President Bush’s speech Monday at the Army War College was steeped in the realistic perspective that America will need to stay the course in Iraq over the next 18 months as we work to implant a stable government in Baghdad. “There are difficult days ahead, and the way forward may sometimes appear chaotic,” Bush warned. “Yet our coalition is strong, our efforts are focused and unrelenting, and no power of the enemy will stop Iraq’s progress.”
But as we struggle to transform this conflict from an international military confrontation into a peaceful Iraqi political contest, we need to be as realistic in assessing the political obstacles confronting our efforts to leave Iraq with a benign regime as we are in assessing the military obstacles.
One of those political obstacles is the Grand Ayatollah Ali al Sistani, Iraq’s leading Shiite cleric.
Policymakers ought to carefully examine the similarities and differences between Sistani and Ayatollah Khomeini, the late Shiite cleric who sparked the Islamic revolution in Iran.
One difference between Khomeini and Sistani is that Khomeini would actually meet with Westerners, including female Western reporters. Sistani won’t even meet with Ambassador Paul Bremer, head of the U.S.-led Coalition Provisional Authority.
This may be explained by an entry on Sistani’s English language Web site. Discussing things that are “najis,” which he defines in a glossary as “impure,” and things that are “pak,” which he defines as “clean,” Sistani says: “As regards people of the Book (i.e. the Jews and the Christians) . . . they are commonly considered najis, but it is not improbable that they are Pak. However it is better to avoid them.”
Another difference between Khomeini and Sistani is that when Khomeini communicated with the West in the days before the Iranian revolution, he made soothing noises about free elections, political pluralism and women’s rights. When Sistani communicates with the West today, he speaks about free elections (which would empower his own Iraqi Shiite base, which makes up 65 percent of Iraq’s population), but he doesn’t tout pluralism or women’s rights. Indeed, Sistani won’t endorse Iraq’s draft constitution because it gives Iraqi Kurds a chance to veto Shiite political domination and because it doesn’t guarantee that Islamic law will be the basis of Iraqi government.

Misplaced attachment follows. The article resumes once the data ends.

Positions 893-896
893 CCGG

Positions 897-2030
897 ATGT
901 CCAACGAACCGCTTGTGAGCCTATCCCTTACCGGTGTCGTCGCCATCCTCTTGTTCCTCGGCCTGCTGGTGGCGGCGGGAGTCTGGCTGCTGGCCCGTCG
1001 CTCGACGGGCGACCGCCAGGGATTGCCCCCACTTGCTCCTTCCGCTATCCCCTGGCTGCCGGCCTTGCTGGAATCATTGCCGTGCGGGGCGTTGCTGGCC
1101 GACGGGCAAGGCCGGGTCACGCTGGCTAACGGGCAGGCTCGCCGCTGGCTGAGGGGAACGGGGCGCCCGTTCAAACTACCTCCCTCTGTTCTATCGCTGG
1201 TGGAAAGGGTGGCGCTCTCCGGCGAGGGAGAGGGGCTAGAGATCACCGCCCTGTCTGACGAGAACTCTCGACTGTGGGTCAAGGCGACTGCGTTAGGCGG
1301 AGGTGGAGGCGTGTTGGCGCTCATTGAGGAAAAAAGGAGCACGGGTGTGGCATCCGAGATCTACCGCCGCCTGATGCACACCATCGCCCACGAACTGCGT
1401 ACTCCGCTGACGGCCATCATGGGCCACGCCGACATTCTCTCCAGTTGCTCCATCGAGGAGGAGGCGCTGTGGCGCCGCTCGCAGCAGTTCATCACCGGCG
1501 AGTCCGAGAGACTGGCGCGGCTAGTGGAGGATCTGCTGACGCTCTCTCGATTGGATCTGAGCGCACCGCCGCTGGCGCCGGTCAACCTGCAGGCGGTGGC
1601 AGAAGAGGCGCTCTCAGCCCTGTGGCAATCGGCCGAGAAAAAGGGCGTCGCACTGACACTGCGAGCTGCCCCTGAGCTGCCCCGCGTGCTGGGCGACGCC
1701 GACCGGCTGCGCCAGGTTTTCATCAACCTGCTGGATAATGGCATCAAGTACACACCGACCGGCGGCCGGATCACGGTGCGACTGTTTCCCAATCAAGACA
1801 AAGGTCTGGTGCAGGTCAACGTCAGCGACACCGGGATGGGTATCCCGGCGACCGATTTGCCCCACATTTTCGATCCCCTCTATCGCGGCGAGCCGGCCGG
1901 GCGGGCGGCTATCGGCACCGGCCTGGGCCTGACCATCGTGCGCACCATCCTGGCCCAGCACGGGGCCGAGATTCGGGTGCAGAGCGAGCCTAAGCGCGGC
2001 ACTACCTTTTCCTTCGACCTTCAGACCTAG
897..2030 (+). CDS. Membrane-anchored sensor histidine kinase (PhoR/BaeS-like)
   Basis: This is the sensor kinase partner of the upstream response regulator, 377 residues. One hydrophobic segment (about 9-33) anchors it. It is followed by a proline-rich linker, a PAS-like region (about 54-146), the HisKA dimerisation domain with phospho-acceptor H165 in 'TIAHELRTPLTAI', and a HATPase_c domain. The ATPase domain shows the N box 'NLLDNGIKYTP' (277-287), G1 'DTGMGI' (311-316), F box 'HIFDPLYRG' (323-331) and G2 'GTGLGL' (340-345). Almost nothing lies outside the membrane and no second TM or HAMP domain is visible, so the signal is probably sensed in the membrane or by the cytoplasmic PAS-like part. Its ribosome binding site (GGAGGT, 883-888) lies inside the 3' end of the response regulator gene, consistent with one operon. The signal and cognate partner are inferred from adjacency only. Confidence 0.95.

Last November, Sistani ally Abdul Aziz al Hakim explained the ayatollah’s objection to a U.S. plan to hold caucuses to pick an interim government. “There should have been a stipulation which prevents legislating anything that contradicts Islam in the new Iraq,” he said.
In April, The New York Times reported: “Ayatollah Sistani’s supporters want Islam to govern such matters as family law, divorce and women’s rights.”
Where does Sistani stand on these issues? Postings on his Web site include prescriptions for temporary marriage (“In a fixed time marriage, the period of matrimony is fixed, for example, matrimonial relation is contracted with a woman for an hour, or a day, or a month, or a year, or more.”); keeping wives indoors (“It is forbidden for the wife of a permanent marriage to go out without her husband’s permission.”); and multiple marriages and divorces (“A man is not permitted to marry more than four women by way of permanent marriage. He also has the right to divorce his wives.”)
Khomeini may have shared Sistani’s values here, but his pre-revolutionary propaganda was better packaged for the West.
In November 1978, for example, Dorothy Gilliam of The Washington Post “Style” section interviewed Khomeini, who was then living in exile in France. While noting that Khomeini’s aides “order Western women journalists to cover their heads and shoulders” before meeting him, she dutifully recorded that the ayatollah himself said, “In Islamic society women will be free to choose their own destiny and activity. God created us equally.”
That same month, Washington Post correspondent Ronald Koven also interviewed Khomeini and some of Khomeini’s aides. “The aides say he rejects the authoritarian models of Islamic republicanism in much of the Arab world. Iran is not an Arab country,” wrote Koven. “The aide quoted Khomeini as saying, ‘In the history of Islam, those who denied God were free to express themselves.’ This, said the aide, is Khomeini’s way of saying all political parties would be legal in his vision of an Islamic republic to be established in a national referendum.”
Why did the man who installed a theocracy in Iran in 1979 say these things in France in 1978? Perhaps he was practicing “taqiyya,” the Shiite doctrine that Grand Ayatollah Sistani blandly defines on his Web site as: “Dissimulation about one’s beliefs in order to protect oneself, family, or property from harm.” Sistani has written an unpublished treatise on this doctrine. Is it wise to assume he is not practicing it today in his dealings with a U.S. occupational force?
Reuel Marc Gerecht of the American Enterprise Institute, a strong advocate of installing democracy in Iraq, wrote in The Weekly Standard last month that Sistani “virtually has a de facto veto over American actions” there. If so, it’s the wrong veto in the wrong hands.
If we want to leave an Iraq that is at peace with itself and the world, we will need to find a way to give Iraqis who oppose the ayatollah’s theocratic vision a veto over him.
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